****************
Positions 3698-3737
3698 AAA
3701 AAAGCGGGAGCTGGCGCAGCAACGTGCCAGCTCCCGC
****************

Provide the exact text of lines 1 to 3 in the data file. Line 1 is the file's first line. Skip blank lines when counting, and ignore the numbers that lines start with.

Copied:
Positions 3698-3737
3698 AAA
3701 AAAGCGGGAGCTGGCGCAGCAACGTGCCAGCTCCCGC